We are expecting hotter than normal temperatures in the coming days.
The splash pad at the Esquimalt Adventure Park will be turned on for the May 12-14 weekend and for summer after May 19 (10AM-7PM)
Watch for these signs of heat exhaustion
- Pale, cool, moist skin
- Heavy sweating, cramps, rash
- Fatigue, lightheadedness, headache
- Nausea, vomiting
- High fever, hallucinations, seizures and unconsciousness require urgent medial attention. Call 9-1-1
Fountains in Esquimalt parks
- Saxe – right beside main parking lot
- High Rock – just off pathway in the meadow (dog off leash area)
- Memorial – right beside Portland Loo/ playground
- West Bay – entrance of the walkway
- Gorge – by men’s washroom on Nature House
- Adventure Park – lion's head fountain by picnic tables
Esquimalt facilities for keeping cool
- Esquimalt Recreation Centre- indoor fountains and washrooms
- Gorge Park Pavilion- indoor fountains and washrooms
- Esquimalt branch of the Greater Victoria Public Library
Waterways and beach access
There are several entry points to access the ocean. See the list.
Open our interactive map to easily find beach access, fountains and facilities.
General heat safety information
PreparedBC - Extreme Heat Preparedness Guide. A roadmap to help you, your family, and your community prepare for extreme heat events.
- Download our printable heat safety information brochure
Being active in a heatwave
Know your risks
Being physically active provides many health benefits, but during extreme heat it can put you at risk even if you are healthy. Your risk increases if you have:
- breathing difficulties;
- heart problems;
- hypertension; or
- kidney problems.
If you are taking medication or have a health condition, ask your doctor or pharmacist if it increases your health risk in the heat and follow their recommendation.
Heat illnesses can include heat stroke, heat exhaustion, heat fainting, heat edema (swelling of hands, feet and ankles), heat rash and heat cramps (muscle cramps) and are mainly caused by over-exposure to extreme heat or over-exertion for a person’s age and physical condition.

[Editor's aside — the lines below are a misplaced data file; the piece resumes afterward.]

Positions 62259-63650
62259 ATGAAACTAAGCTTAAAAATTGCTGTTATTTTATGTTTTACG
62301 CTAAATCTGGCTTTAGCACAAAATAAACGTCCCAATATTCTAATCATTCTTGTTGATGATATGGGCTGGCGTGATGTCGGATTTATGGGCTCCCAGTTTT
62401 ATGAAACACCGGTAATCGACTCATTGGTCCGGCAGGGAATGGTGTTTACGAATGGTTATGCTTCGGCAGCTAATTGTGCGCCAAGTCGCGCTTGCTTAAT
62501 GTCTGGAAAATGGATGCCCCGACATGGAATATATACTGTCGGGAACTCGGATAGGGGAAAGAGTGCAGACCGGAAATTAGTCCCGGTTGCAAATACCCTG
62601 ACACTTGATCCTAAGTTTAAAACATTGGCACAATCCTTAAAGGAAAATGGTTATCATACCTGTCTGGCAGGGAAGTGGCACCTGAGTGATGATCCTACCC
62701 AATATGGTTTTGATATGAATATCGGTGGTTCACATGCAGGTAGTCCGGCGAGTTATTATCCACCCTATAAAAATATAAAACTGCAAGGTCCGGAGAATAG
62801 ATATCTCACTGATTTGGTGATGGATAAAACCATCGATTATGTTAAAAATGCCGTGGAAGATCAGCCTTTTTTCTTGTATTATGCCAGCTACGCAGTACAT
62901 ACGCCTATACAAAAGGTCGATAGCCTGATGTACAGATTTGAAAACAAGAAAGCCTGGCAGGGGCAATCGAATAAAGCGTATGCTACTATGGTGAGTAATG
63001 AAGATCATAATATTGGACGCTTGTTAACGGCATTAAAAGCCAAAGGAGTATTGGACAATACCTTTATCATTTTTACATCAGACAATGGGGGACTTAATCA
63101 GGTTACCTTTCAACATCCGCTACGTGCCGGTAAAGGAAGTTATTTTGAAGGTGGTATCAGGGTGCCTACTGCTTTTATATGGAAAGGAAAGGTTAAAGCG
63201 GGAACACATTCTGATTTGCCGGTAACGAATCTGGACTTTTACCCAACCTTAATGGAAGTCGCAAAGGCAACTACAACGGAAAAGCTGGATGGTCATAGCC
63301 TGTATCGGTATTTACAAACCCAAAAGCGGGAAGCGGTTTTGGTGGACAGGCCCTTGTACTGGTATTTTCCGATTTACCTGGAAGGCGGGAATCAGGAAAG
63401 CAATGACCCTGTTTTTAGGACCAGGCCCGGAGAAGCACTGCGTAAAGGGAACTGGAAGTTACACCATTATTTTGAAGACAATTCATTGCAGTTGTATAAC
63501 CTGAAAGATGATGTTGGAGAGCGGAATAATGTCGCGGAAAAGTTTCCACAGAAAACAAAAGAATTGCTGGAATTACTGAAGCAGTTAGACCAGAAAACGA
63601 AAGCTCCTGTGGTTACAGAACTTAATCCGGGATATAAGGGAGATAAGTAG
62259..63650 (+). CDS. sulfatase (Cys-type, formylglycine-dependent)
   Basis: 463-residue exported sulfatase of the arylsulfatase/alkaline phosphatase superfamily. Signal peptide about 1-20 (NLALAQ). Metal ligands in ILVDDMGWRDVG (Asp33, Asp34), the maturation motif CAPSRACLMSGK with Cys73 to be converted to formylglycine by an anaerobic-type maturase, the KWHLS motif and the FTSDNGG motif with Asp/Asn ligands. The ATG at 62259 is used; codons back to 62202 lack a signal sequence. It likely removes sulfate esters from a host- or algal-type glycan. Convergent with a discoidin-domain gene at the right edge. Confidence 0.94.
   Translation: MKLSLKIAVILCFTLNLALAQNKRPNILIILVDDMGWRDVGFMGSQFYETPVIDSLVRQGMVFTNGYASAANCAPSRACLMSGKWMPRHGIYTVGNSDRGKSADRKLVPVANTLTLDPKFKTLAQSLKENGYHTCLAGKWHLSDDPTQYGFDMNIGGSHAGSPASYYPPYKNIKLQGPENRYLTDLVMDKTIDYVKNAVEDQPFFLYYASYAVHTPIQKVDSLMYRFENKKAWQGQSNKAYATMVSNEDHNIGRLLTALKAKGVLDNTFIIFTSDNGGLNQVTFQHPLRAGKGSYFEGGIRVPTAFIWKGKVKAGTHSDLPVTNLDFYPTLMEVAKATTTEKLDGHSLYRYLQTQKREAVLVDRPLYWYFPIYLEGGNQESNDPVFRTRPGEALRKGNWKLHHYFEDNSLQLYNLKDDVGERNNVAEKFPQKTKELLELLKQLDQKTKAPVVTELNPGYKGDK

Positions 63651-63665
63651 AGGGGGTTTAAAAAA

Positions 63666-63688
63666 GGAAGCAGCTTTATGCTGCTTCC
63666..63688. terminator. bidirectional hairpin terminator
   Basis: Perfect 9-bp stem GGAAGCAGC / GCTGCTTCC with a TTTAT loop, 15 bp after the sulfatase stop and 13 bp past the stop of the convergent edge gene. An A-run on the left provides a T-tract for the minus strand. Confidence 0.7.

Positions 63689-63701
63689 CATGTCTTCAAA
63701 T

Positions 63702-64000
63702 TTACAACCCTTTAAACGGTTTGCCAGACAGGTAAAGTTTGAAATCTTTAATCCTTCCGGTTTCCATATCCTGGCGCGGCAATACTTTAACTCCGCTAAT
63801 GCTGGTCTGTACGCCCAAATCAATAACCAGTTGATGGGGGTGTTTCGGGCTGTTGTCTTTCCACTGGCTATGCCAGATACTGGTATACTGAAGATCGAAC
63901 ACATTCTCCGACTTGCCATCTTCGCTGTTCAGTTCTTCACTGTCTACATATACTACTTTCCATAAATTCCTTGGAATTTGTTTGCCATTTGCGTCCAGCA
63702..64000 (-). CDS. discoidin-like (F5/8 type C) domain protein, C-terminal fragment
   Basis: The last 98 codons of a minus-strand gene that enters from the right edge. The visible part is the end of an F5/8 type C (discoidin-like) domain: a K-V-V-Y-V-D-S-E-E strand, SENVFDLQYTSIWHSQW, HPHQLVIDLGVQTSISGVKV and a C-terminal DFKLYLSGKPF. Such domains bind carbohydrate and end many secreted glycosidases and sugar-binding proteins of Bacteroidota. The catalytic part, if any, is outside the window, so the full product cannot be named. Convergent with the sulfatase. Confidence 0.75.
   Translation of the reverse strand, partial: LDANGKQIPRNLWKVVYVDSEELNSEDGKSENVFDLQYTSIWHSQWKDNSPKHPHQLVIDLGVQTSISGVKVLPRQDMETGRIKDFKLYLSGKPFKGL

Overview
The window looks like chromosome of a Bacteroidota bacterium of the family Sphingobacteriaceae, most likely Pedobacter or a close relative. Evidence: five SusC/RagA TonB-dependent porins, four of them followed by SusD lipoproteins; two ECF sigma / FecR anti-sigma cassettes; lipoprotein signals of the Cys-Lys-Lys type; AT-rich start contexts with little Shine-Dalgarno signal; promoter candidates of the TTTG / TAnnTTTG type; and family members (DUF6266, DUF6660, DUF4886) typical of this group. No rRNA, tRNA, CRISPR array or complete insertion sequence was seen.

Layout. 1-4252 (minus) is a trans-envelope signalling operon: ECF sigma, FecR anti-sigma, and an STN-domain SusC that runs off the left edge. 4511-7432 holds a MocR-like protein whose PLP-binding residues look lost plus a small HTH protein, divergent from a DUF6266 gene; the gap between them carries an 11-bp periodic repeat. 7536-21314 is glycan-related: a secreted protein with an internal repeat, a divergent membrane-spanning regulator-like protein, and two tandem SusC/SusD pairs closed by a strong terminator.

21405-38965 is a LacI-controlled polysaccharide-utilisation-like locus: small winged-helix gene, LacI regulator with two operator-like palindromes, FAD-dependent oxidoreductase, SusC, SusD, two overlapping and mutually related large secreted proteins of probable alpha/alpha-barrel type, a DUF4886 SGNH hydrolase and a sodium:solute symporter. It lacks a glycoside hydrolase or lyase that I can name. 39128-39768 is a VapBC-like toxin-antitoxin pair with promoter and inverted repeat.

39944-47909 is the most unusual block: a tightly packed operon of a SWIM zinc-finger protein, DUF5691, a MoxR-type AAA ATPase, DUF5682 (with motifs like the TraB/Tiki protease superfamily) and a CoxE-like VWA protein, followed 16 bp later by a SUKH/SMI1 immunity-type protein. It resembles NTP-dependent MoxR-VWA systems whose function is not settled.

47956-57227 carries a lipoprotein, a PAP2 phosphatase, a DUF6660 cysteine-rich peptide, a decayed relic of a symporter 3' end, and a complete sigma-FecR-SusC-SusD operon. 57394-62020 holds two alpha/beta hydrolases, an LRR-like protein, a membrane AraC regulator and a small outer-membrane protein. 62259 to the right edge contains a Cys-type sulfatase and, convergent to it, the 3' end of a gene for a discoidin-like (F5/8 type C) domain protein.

Watch your child’s health closely during a heatwave.
Stay alert for symptoms of heat illness. They include:
- changes in behaviour (sleepiness or temper tantrums);
- dizziness or fainting;
- nausea or vomiting;
- rapid breathing and heartbeat;
- extreme thirst; and
- decreased urination with unusually dark yellow urine.
If you see any of these signs during extreme heat, immediately move the child to a cool place and give liquids. Water is best. If you are breastfeeding your child, breast milk will provide adequate hydration, but remember to keep yourself hydrated so you can produce a sufficient amount of milk.
Heat stroke is a medical emergency
Call 911 or your local emergency number immediately if you are caring for a child who has a high body temperature and is unconscious, confused, or has stopped sweating.
While waiting for help – cool the child right away by:
- moving them to a cool place;
- applying cold water to large areas of the skin or clothing; and
- fanning the child as much as possible.
Children most at risk include those with breathing difficulties (asthma), heart conditions, kidney problems, mental and physical disabilities, developmental disorders, diarrhea, and those who take certain medications. Ask your doctor or pharmacist if the medication increases risk to their health in the heat and follow their recommendations.